Construction work is one of the most dangerous occupations in the nation. Every shift, workers are required to use heavy machinery, drive large vehicles and handle dangerous materials. In addition to working atop ladders and scaffolds, it sometimes becomes necessary to work in trenches several feet deep. When these trenches collapse, however, construction workers can face devastating injuries or even death.
What can be done to prevent a trench collapse?
There are numerous reasons why an excavation might be necessary on a construction site, but there are several steps that should be followed to ensure the safety of all workers. OSHA defines a trench as a narrow underground excavation that is deeper than it is wide and is no wider than 15 feet. What safety precautions do they recommend?
- Be aware: Never enter an unprotected trench. A trench that is five feet deep or greater requires a protective system unless the excavation is made entirely in stable rock. If the trench is 20 feet deep or greater, the protective system must be designed by a registered professional engineer. Failing that, the system must be based on data prepared or approved by a registered professional engineer.
- Protective systems: There are generally three different types of protective systems for excavations: sloping, shoring and shielding. Sloping involves cutting back the trench wall at an angle inclined away from the excavation. Shoring involves installing hydraulics or other types of supports to prevent cave-ins. Shielding involves using a trench box inside the trench to prevent cave-ins.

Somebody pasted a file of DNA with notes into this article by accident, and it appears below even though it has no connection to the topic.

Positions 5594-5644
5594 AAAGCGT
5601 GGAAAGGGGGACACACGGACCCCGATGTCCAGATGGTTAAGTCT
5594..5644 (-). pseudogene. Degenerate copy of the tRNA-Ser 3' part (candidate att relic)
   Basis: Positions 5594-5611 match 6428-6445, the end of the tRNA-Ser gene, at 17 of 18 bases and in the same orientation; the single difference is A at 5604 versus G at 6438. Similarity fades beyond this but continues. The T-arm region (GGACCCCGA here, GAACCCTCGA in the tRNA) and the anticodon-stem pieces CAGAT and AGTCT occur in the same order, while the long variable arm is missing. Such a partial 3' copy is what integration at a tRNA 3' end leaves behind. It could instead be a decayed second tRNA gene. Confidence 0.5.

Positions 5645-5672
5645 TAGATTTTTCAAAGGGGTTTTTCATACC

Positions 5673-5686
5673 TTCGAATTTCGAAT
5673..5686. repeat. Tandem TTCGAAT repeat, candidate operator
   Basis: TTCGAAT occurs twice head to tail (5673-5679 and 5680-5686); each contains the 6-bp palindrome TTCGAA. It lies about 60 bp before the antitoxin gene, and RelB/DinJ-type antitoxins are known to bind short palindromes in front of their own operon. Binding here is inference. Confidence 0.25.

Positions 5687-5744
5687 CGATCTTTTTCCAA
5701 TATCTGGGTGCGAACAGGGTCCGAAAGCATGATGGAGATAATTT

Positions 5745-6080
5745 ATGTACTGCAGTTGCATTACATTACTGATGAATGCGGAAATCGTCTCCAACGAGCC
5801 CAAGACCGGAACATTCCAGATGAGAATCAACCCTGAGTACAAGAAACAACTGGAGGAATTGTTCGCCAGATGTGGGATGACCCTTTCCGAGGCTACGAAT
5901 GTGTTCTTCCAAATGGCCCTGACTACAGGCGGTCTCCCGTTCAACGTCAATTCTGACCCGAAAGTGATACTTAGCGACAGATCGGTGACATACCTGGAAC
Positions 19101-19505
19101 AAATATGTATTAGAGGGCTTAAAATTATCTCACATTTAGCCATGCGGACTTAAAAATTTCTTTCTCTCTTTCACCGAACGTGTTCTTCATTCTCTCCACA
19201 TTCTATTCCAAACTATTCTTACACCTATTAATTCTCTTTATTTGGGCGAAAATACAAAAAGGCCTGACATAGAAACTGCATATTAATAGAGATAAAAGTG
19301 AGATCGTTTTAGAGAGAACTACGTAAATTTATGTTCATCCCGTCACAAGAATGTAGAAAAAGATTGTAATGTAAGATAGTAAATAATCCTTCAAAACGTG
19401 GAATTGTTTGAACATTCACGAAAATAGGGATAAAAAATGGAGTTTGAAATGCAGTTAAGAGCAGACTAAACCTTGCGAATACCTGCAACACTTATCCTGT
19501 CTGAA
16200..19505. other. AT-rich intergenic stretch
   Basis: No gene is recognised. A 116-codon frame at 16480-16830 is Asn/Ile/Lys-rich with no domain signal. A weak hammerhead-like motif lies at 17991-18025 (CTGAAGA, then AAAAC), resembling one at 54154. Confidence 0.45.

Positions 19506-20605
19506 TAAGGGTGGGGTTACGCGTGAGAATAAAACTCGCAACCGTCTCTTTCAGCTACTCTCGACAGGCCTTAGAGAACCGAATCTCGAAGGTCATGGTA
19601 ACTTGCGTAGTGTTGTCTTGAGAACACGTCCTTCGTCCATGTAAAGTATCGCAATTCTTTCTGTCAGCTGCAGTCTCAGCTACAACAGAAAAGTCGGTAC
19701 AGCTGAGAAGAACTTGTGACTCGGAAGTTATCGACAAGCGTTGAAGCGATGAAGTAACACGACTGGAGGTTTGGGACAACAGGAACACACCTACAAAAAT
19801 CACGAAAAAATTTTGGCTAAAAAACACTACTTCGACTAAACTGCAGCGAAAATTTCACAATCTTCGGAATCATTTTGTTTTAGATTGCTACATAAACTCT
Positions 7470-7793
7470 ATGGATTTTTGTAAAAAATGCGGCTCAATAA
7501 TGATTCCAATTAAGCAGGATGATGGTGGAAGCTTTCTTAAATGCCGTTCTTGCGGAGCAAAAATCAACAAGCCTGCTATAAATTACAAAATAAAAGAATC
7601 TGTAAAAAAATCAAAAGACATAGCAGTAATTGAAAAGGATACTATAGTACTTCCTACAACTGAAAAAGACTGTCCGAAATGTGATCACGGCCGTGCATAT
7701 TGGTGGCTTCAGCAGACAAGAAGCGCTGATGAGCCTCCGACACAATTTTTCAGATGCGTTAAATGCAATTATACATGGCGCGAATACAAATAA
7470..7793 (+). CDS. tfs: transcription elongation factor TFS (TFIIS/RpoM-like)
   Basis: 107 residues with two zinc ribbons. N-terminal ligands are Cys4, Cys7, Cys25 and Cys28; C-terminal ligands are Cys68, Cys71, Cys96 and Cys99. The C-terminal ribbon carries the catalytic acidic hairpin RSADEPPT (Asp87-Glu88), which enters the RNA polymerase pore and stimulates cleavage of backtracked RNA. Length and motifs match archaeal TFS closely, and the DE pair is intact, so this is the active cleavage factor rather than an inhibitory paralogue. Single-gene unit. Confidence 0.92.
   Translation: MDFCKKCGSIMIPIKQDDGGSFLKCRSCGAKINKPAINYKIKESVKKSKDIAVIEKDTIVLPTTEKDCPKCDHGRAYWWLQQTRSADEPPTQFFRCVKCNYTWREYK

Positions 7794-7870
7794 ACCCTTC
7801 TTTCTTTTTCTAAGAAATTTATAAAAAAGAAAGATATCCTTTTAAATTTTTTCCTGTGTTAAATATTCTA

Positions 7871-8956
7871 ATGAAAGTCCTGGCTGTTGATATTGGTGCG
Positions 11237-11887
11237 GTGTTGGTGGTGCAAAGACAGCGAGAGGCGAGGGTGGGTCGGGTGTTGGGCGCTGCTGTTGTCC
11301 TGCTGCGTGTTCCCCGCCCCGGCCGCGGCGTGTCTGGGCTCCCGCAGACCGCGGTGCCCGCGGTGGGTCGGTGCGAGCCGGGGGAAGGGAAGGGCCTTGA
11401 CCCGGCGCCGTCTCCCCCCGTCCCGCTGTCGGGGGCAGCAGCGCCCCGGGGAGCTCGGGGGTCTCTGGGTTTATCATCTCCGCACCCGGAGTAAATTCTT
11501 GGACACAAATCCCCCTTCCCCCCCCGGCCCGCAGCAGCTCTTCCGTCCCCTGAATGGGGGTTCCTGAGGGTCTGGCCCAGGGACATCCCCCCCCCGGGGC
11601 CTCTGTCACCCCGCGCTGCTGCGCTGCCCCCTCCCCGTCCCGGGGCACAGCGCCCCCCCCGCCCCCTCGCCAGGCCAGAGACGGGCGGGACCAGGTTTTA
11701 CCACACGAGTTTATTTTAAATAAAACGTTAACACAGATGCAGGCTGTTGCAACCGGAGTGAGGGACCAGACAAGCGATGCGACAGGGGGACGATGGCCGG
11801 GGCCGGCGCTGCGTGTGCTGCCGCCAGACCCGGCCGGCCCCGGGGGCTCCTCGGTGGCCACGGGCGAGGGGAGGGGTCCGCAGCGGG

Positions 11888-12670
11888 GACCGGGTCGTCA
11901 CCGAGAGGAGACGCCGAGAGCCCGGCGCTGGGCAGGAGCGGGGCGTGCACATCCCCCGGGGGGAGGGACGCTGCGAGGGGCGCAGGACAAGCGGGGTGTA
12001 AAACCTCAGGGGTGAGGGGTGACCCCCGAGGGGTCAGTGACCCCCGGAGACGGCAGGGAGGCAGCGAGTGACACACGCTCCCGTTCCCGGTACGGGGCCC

- Competent person: OSHA standards require the trench be inspected daily by a competent person. This individual might also be required to inspect the trench multiple times a day if conditions change. The competent person must be able to identify existing and predictable hazards. In addition, the competent person must be able to identify hazardous, unsanitary or dangerous working conditions and must be authorized to take prompt corrective measures.
In a trench or other type of excavation, a cave-in is the greatest risk. While a cave-in might result in a worker fatality, it is not the only dangerous work injury. Workers can be injured from a wide array of hazards including falls, falling loads, hazardous atmospheres and incidents involving mobile equipment.